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Clinical Summary

Rickettsia rickettsii, the causative organism of RMSF, is transmitted by the bite of an infected tick. Fever, headache, rigors, abdominal pain, myalgias, and malaise occur 2 to 14 days after inoculation. Three to 5 days after the onset of symptoms, the rash begins with erythematous, blanching macules on the distal extremities (wrists and ankles). This is followed by centripetal spread to the trunk and the palms and soles. The lesions evolve into papules and petechia. Without treatment, RMSF has a 25% mortality; delayed diagnosis and treatment result in 3% to 4% mortality.

Management and Disposition

Prompt initiation of doxycycline is recommended for adults and children. Consultation with an infectious disease specialist should be initiated to help guide treatment; this is especially critical for pregnant females. Mildly ill patients may be treated with oral antibiotics on an outpatient basis if close follow-up can be confirmed. More severely ill patients require admission.


  1. Typical distribution of extremity lesions should be treated as RMSF until proven otherwise. Treatment should never be delayed for laboratory confirmation.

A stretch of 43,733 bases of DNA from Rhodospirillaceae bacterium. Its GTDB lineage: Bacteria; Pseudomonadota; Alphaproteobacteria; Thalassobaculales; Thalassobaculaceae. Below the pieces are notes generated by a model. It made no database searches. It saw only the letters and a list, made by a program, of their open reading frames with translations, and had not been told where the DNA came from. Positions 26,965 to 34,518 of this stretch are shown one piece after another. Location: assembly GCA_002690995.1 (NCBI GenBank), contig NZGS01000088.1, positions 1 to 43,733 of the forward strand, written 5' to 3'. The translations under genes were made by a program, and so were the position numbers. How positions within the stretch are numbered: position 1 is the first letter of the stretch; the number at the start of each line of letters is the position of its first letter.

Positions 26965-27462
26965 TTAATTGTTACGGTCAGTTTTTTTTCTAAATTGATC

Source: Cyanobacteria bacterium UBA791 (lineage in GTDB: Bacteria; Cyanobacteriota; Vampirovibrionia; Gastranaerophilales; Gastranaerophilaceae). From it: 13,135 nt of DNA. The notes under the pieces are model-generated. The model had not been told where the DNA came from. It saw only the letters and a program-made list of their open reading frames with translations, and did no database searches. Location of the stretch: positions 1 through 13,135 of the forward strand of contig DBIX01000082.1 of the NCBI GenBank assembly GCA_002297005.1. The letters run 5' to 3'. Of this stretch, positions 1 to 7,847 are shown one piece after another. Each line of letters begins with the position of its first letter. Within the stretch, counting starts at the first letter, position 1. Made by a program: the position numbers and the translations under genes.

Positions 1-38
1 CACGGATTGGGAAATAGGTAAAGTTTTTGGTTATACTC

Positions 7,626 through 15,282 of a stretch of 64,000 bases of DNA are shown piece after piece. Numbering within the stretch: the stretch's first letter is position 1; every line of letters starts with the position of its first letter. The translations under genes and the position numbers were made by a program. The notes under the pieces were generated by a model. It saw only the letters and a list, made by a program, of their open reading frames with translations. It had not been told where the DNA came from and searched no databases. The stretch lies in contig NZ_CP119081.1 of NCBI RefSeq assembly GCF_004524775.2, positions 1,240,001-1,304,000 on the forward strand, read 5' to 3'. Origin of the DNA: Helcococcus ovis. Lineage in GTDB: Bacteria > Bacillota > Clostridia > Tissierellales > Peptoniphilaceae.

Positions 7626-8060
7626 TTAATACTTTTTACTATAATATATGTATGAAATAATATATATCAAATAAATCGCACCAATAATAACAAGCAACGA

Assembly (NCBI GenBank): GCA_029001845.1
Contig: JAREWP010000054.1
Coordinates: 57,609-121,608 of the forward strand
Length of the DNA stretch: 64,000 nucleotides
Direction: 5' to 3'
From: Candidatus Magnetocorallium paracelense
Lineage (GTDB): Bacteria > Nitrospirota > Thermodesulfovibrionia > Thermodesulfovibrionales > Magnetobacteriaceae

2. Most cases occur between April and October, with the highest US incidence occurring in the Southeast and South-Central states (not Rocky Mountain states).

  3. Forty percent of patients do not recall the inciting tick bite.

  4. Up to 15% of cases present without any cutaneous manifestations. Patients with darker skin types may have less obvious cutaneous findings.

  5. In pediatric patients less than 9 years old, the recommended course of doxycycline has a negligible effect on permanent tooth discoloration. Previously recommended chloramphenicol has a higher mortality rate than doxycycline.

FIGURE 13.27

Rocky Mountain Spotted Fever. These erythematous macular lesions will evolve into a petechial rash that will spread centrally. (Photo contributor: Daniel Noltkamper, MD.)

FIGURE 13.28

Rocky Mountain Spotted Fever. Early erythematous and hemorrhagic macules and papules appeared initially on the ankles of an adolescent. (Used with permission from Wolff K, Johnson RA, Saavedra AP. Fitzpatrick’s Color Atlas & Synopsis of Clinical Dermatology. 7th ed. New York, NY: McGraw Hill; 2013: Fig. 25-49.)

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